The world's population is quickly becoming much older, with the number of those aged 60 and above projected to top 1 billion within the next decade -- a forecast that holds both opportunities and challenges, an author of a new report said Thursday.
The growth of that older age group is occurring more rapidly in developing countries, said José Miguel Guzman, chief of the United Nations Population Fund's population and development branch.
"Increasing longevity . . . is one of humanity's greatest achievements," he said.
Governments and societies around the world must plan for the expansion, Guzman and several experts said in a news conference held by the fund and the private group HelpAge International, which collaborated on the report, "Ageing [sic] in the Twenty-First Century: A Celebration and A Challenge."
Improved nutrition and sanitation and advances in medicine, health care, education and "economic well-being" were cited as reasons for the increase. Many elderly people help in the caregiving and financial stability of their families, the report said, thereby aiding society.
Worldwide, according to the report, the number of older persons aged 60 and up had reached almost 810 million, or 11.5 percent of the world's population. That population is projected to reach 1 billion "in less than 10 years" and to double by 2050.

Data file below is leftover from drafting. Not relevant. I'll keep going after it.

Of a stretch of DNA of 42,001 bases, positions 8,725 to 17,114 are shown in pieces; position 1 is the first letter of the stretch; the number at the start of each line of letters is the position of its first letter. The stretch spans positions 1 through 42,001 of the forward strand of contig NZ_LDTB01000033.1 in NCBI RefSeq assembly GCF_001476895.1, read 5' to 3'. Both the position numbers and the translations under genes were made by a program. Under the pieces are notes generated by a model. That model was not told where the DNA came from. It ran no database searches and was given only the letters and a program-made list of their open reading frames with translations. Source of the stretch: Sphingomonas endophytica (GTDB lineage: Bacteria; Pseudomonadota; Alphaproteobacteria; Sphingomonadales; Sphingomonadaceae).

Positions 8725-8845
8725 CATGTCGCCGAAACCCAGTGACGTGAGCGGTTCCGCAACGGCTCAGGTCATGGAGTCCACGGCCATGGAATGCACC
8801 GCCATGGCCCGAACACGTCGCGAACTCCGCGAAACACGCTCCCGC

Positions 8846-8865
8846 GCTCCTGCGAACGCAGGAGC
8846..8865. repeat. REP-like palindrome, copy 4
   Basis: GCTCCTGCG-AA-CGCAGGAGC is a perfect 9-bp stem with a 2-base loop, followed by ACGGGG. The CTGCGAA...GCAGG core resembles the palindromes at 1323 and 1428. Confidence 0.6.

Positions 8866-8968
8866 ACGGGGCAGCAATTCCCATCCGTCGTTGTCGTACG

Martha Farnsworth Riche, a former director of the U.S. Census Bureau, said while most of the growth of the older population is in developing nations, the "sheer number" of elderly in the United States is notable.
"Now, nearly a fifth of Americans are 60 and over, and 4 percent are 80-plus," she said.
Riche expressed concern about a gender gap affecting women in the United States, who live longer than men but often have less retirement income. She noted that many women leave the workforce for a time to rear children.
"We need to find ways to balance women's investment in work and family life," she said.
The 2010 Census showed that the 65-and-over population in the United States had grown faster than the nation's population as a whole since 2000 -- 15.1 percent among seniors, versus 9.7 percent for the population overall.
That is the pattern on Long Island as well. The Island's 65-and-over population -- which numbered 406,474 in 2010 -- rose 10 percent from 2000 through 2010, versus nearly 3 percent for the Island's population overall.
In 2010, the 65-and-over group comprised 14.4 percent of the Island's population and 13 percent nationally."I think that Long Island needs to be focusing on attracting and producing more primary care physicians, particularly those with a geriatric focus," said Arthur Gianelli, president and chief executive of NuHealth, which includes Nassau University Medical Center.
"Number two, there's going to need to be significantly more by way of care management and home care . . . to facilitate aging in place."